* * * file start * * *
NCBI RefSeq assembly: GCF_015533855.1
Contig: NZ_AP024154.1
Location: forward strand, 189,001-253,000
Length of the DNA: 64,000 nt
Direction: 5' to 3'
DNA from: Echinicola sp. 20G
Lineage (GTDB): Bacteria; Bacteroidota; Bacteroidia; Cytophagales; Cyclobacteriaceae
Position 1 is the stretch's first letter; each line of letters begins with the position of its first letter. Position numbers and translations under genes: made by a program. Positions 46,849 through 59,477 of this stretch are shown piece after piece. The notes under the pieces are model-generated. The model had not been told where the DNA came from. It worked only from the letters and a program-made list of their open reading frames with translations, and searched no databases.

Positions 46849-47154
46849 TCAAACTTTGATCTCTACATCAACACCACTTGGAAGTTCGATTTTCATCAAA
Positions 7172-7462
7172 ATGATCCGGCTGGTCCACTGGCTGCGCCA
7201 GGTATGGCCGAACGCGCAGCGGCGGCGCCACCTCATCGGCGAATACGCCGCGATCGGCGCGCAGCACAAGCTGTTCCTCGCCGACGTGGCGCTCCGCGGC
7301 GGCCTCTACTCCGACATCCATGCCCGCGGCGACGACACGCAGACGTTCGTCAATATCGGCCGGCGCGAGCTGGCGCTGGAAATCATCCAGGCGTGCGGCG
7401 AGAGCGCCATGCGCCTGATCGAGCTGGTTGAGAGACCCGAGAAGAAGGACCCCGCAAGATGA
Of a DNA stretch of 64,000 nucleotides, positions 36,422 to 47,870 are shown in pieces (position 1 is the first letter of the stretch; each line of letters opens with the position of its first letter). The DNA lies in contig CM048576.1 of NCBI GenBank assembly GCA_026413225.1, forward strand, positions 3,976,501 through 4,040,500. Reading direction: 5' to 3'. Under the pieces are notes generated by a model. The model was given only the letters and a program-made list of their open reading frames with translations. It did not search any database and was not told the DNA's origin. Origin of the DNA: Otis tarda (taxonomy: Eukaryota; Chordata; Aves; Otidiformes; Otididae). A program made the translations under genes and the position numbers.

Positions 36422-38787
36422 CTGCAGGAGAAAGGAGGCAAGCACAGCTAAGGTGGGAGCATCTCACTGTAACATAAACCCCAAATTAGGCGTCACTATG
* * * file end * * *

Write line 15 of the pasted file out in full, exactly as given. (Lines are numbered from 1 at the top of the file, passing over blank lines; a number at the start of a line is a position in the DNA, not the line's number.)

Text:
7401 AGAGCGCCATGCGCCTGATCGAGCTGGTTGAGAGACCCGAGAAGAAGGACCCCGCAAGATGA